and the whole tenor of the playground has changed for the better – once and for all. And Floss has dropped her ‘Boss’ handle with a resounding silence …
What a wonderful way of handling tyrannical behaviour and so brilliantly presented through Corrine’s cracking story and Sam’s superb visuals. The child dialogue is so well observed and I love the occasional forays into rhyme Floss employs. Sam’s illustrations too are beautifully observed and full of energy. A real winner of a book that should be read and discussed widely in early years settings and primary classes, as well as shared with individuals at home.

I’ve signed the charter 

Noggin the Nog

DSCN7775

Noggin the King, Noggin and the Whale,
Nogbad Comes Back, Noggin and the Dragon
Oliver Postgate & Peter Firmin
Egmont Publishing
I’ve been a huge Noggin fan since I was a child and at one time was the proud owner of a much-cherished complete set of the original The Saga of Noggin the Nog books on which these new editions are based. Sadly, years ago my partner waxed lyrical about them to our plumber and without asking permission, loaned them to him, for his son. To this day I have never seen them again: all I have now are just these two duplicates …

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What we have here are I think, smaller versions of the Early Reader editions, also from the 1960s. In my experience, young children do love collecting little books and so I’m sure these mini Noggins will be a big hit. Noggin himself is goodness through and through. Here are the opening lines of Noggin the King: ‘Noggin was a good king./ He liked to look after his people./ He liked to give them warm socks to wear.

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 He liked to give them good food to eat./ He liked to make sure that they had good roofs on their houses.’ Oh Noggin, we need you now.
Noggin is married to Queen Nooka; he often consults her when he is puzzled over a question and herein it’s a particularly thorny one: “Tell me, Nooka, am I king of the birds as well as king of the people?” She doesn’t answer him directly but together, the two seek, and find, an answer …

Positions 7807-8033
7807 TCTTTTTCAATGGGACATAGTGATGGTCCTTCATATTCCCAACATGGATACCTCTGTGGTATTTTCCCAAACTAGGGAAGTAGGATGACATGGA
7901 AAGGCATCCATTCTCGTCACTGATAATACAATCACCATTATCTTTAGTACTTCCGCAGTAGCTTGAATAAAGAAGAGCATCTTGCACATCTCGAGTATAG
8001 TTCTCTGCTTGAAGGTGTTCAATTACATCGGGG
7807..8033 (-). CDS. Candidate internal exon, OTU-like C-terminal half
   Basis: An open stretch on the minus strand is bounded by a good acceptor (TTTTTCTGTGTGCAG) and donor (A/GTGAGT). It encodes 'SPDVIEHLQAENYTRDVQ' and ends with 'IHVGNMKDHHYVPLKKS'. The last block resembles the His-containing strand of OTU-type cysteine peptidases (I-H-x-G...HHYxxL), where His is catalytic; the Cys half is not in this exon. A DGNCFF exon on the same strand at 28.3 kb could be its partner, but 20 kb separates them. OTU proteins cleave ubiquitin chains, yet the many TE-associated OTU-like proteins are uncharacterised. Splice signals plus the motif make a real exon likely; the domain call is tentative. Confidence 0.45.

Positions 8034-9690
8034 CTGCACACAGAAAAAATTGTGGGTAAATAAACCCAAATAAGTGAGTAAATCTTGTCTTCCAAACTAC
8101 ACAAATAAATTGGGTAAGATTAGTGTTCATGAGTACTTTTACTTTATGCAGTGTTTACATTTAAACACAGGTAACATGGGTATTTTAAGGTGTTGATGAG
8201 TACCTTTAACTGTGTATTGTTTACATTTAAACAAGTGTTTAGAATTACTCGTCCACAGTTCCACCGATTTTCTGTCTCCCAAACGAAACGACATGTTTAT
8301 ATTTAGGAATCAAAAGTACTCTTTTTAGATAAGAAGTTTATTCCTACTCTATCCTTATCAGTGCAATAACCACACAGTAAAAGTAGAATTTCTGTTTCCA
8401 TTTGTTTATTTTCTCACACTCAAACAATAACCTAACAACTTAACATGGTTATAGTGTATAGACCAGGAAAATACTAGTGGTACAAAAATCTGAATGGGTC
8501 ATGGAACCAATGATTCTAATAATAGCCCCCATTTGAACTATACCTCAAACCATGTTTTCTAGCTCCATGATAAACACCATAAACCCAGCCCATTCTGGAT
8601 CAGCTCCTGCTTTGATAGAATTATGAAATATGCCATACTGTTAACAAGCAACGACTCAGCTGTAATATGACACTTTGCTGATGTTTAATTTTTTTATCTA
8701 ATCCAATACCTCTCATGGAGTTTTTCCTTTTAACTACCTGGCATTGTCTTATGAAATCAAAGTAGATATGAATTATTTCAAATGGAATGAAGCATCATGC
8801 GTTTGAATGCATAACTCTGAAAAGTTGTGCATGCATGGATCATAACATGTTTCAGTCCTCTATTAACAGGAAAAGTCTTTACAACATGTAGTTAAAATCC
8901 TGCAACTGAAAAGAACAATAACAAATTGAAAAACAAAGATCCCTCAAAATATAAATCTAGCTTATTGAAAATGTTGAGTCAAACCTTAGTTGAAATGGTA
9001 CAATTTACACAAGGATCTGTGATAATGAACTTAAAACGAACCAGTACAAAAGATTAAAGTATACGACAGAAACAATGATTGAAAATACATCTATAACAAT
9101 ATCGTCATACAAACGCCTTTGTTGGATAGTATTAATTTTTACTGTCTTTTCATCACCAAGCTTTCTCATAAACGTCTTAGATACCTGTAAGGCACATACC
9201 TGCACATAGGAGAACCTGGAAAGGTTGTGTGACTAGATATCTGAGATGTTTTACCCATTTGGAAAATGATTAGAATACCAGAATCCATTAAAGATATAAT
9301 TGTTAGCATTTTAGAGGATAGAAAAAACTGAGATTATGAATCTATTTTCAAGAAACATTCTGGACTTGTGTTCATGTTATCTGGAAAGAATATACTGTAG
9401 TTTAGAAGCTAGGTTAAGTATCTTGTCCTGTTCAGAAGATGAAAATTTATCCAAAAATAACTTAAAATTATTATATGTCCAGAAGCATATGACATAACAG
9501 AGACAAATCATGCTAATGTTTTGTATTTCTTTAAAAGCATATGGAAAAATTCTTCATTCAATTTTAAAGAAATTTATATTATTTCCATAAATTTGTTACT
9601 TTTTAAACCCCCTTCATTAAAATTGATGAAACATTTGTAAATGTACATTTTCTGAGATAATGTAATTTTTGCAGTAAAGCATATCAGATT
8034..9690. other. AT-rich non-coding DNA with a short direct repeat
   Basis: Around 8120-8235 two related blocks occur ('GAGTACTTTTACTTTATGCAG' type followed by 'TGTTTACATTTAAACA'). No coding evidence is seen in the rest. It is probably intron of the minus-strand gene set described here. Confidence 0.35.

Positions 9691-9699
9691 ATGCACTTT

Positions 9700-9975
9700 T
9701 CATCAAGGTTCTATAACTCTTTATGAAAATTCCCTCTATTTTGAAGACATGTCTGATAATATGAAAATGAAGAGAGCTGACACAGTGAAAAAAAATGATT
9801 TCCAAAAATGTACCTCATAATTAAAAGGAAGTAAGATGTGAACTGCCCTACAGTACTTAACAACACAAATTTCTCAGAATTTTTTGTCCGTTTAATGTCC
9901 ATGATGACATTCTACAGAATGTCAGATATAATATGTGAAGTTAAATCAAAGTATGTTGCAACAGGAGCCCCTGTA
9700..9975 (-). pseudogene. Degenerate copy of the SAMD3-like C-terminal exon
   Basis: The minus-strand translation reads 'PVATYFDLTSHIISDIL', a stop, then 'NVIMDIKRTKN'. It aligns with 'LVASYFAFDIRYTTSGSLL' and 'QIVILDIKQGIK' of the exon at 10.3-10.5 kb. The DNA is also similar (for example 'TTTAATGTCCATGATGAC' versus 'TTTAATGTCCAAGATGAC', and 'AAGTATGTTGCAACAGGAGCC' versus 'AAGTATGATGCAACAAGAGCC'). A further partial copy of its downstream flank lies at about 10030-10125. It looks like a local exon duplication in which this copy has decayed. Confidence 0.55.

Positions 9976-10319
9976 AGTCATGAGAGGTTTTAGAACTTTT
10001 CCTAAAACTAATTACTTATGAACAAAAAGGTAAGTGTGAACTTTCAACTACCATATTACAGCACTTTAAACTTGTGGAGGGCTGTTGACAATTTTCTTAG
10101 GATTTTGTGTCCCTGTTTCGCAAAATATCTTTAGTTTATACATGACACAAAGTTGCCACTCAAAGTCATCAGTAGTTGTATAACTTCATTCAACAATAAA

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Beautiful.
In Noggin and the Whale, Noggin is celebrating his birthday. Unusually however, he’s not the only recipient of presents: the ever benevolent monarch gives all the children of the town gifts too: things with which to create music …

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However, on this particular birthday, the musical celebrations are interrupted when a whale summarily seizes the boat in which Noggin and the children are playing and lifts it aloft. But that’s only the beginning of this delicious tale. Noggin’s young son Little Knut plays a significant part in saving the day (and shifting the whale) as does Olaf the Lofty (who as he tells us himself, is “very clever”), and the town’s bell-maker helps too.
Nogbad Comes Back sees the return of Noggin’s wicked uncle – banished from the Land of Nog by Noggin, to spend time in his castle to learn to be good. The crucial question however is, has Nogbad really seen the error of his ways? “Now I am Nogbad the Good!” he asserts but Queen Nooka has her doubts. Will he behave if Noggin allows him to take part in the annual animal and vegetable show;

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or will he, once again, show his true colours?
In Noggin and the Dragon, we join Little Knut and his friends when they go on a dragon hunt.

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But are there, or aren’t there – Noggin definitely says there aren’t – any dragons left in Dragon Valley? If not, then what is this …

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For me, Noggin has lost none of his charm: indeed he’s even more adorable and wise than ever. And from a mature adult perspective, bringing so much more to the stories, I can really appreciate the genius of  Noggin’s creators, Oliver Postgate and Peter Firmin.
It’s wonderful that Egmont have brought back these tiny treasures. I’m over the moon.

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Pants and Pirates

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Hooray for Knickers
Jill Lewis and Deborah Allwright
Egmont
The very mention of knickers in a picture book is likely to get children giggling and so it is with this one, although other than the title, it was some way into the story before the k word came up at all. The whole thing is based on a kind of cumulative Chinese whispers mix up that occurs when the Royal Butler incorrectly passes on King Grouchy’s order for ‘floats, deck chairs and silky slippers.’ (Items needed to impress his soon-to-arrive guest, Prince Jolly whom he’s invited for a swim at the palace.) What he tells the Royal Footman instead is: “They need boats, black bears and silly flippers.”  The message eventually reaches the ears of the Royal Maid who interprets it thus: “He needs skipping ropes? A funfair? And everyone needs frilly knickers? Oh well, if that’s what the king’s best friend in the whole wide world wants …